“The cooperation of recent years is paying off! This has also been demonstrated with great effect in the past, for example in the clearing up of the cash transport robbery in Saarlouis a few weeks ago. We know that we can’t do this alone, which is why we need everyone: the state police of the neighboring federal states, the federal police, but also our colleagues from the gendarmerie in France, Luxembourg and Belgium. Because we know that these are usually internationally operating gangs of highly criminal and, above all, unscrupulous people. You have to be prepared for that. The Saarland police are. We are robust on the road. But we can’t guard all the ATMs we have in Saarland day and night either. That’s why we need to stay in contact with the banks and savings banks that maintain this network. We want a coordinated approach there, as in other states. First and foremost, we need to focus on the protected assets in question. And that is not primarily the money or the vending machine. It is the people who may be affected. You can be sure that we have a highly professional, but above all highly committed police force and others involved in this issue on the agenda. That is why this exercise, and above all the corresponding large-scale control, was an important one, and more will follow,” said Reinhold Jost, Interior Minister of Saarland.
Schleswig-Holstein’s Interior Minister Dr. Sabine Sütterlin-Waack welcomes the joint action of the LIGA states against the criminal phenomenon of ATM burglaries: “Unfortunately, Schleswig-Holstein is also affected by some ATM burglaries in which the perpetrators act in a very unscrupulous manner that endangers people. I believe that close coordination between the federal states involved is particularly important in order to put a stop to the perpetrators. I am therefore pleased that we joined the LIGA in December 2022 and can thus jointly share our intelligence and intensify our investigations. The Action Days are an important signal to demonstrate our common determination with regard to fighting this dangerous crime.”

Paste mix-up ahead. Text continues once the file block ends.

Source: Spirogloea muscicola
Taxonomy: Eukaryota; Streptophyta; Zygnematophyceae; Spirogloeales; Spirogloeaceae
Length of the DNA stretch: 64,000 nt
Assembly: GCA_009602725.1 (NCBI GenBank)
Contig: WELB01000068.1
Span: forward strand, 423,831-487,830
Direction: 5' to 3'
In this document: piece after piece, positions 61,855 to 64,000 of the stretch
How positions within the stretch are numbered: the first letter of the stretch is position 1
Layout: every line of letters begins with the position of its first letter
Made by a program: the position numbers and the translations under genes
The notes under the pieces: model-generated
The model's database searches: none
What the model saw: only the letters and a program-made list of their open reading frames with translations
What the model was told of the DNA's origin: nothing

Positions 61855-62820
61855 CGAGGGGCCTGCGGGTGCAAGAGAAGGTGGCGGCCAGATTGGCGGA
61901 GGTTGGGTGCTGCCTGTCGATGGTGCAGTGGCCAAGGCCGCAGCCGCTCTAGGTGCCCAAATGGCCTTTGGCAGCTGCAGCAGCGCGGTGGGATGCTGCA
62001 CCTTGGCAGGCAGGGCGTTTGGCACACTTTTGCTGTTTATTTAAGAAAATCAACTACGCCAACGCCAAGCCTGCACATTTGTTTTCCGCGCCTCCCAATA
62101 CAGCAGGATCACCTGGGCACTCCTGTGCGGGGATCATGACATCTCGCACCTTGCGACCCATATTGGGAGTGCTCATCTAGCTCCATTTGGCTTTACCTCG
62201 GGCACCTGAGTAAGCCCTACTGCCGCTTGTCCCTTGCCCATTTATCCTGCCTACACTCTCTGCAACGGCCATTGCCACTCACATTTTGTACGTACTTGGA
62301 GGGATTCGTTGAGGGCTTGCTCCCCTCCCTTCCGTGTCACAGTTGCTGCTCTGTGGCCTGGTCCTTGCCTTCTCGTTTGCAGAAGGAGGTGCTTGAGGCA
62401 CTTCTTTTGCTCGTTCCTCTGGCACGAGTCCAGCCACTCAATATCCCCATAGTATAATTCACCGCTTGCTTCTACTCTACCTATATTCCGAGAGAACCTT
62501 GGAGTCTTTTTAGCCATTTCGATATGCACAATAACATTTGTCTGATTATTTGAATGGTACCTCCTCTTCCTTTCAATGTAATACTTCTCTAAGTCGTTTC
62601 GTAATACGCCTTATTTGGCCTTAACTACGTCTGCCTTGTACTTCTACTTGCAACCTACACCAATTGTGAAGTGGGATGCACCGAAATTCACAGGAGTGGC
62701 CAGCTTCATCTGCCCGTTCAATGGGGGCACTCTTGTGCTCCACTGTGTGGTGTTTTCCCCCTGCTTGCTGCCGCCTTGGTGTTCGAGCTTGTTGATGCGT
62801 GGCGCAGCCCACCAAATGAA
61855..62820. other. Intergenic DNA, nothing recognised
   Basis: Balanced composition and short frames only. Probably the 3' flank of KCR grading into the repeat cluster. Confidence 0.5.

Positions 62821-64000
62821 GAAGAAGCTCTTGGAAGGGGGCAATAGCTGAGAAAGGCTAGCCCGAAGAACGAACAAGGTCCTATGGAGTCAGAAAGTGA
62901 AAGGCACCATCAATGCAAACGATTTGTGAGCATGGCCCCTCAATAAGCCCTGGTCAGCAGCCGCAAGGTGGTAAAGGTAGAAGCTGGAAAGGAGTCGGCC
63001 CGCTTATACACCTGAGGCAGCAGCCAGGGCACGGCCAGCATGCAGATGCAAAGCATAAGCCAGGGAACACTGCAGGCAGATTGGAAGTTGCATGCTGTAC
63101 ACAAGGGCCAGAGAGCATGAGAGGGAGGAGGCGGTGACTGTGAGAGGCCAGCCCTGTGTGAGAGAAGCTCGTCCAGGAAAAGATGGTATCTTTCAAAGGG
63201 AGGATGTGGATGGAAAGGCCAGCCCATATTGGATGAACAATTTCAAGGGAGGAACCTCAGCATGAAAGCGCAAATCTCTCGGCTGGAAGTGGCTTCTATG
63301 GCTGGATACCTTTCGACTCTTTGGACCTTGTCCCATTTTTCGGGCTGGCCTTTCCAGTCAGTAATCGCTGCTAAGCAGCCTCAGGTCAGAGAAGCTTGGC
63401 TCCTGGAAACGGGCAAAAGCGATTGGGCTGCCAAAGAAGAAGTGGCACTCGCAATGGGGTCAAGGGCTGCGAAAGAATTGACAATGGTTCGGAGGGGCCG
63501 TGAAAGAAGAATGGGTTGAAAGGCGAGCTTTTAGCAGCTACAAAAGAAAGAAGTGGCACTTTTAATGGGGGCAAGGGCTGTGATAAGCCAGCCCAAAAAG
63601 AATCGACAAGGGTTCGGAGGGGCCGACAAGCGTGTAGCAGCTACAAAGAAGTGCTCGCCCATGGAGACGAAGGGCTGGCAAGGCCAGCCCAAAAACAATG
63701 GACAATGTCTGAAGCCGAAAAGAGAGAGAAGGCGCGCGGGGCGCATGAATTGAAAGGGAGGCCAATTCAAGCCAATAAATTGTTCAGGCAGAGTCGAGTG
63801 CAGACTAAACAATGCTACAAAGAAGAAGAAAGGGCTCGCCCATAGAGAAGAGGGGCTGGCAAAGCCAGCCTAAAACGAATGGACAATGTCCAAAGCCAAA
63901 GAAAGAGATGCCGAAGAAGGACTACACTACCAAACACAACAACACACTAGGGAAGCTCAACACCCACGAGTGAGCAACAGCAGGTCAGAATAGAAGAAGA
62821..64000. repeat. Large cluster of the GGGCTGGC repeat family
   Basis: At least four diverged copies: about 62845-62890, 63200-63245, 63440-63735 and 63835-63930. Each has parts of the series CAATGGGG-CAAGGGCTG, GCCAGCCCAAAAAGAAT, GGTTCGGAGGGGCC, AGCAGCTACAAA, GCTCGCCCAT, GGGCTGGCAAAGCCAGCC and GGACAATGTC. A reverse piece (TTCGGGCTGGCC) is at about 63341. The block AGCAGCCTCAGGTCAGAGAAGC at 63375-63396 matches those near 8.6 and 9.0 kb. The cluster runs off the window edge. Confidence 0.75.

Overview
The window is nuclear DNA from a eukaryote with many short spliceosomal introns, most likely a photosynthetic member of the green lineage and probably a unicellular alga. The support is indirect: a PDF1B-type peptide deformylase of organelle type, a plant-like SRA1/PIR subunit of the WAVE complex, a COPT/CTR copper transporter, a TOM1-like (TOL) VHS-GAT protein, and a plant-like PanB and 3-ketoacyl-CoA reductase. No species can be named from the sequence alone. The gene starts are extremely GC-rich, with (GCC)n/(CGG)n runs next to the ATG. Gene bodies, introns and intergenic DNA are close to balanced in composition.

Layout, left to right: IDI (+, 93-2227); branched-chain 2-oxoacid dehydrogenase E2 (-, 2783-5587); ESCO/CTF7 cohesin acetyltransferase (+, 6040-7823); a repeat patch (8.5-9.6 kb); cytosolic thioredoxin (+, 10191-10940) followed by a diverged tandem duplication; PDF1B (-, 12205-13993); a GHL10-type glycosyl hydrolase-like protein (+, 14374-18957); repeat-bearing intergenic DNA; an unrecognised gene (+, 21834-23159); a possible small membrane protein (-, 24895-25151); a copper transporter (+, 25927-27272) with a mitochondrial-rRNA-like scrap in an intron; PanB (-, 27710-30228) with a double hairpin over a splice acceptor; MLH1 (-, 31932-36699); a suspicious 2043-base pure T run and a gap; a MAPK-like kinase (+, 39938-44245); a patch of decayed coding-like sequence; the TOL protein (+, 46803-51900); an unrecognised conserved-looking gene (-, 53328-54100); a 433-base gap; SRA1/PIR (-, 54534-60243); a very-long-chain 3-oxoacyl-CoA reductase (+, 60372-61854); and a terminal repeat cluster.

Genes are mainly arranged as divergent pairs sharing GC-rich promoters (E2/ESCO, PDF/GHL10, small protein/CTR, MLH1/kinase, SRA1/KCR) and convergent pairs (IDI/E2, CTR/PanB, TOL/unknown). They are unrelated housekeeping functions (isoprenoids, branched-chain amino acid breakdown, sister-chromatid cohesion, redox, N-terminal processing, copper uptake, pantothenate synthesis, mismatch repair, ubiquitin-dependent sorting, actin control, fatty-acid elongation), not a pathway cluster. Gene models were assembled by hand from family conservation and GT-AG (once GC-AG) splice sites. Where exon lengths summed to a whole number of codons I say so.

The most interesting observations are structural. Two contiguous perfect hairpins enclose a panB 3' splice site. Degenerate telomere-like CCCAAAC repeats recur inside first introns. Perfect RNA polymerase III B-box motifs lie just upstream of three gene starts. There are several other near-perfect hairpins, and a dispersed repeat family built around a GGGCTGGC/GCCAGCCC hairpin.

Vice President Martina Link of the Federal Criminal Police Office said, “Combating ATM burglaries is of great importance. In addition to the loot obtained by the perpetrators, considerable property damage is caused, for example to buildings. Above all, however, bystanders are directly endangered by the explosions and flying debris. The perpetrators usually flee in highly motorized getaway vehicles and at very high speeds. Again, there is a significant risk to life and limb of uninvolved citizens.”
The Koblenz Federal Police Directorate participated in the nationwide operation under its own jurisdiction at the borders with France, Belgium and Luxembourg. The task forces searched for possible cross-border perpetrators. “The phenomenon of ATM burglaries can and must also be combated in the border police area of responsibility within the framework of coordinated inter-agency police measures,” said Gregor Pelzl, president of the Koblenz Federal Police Directorate.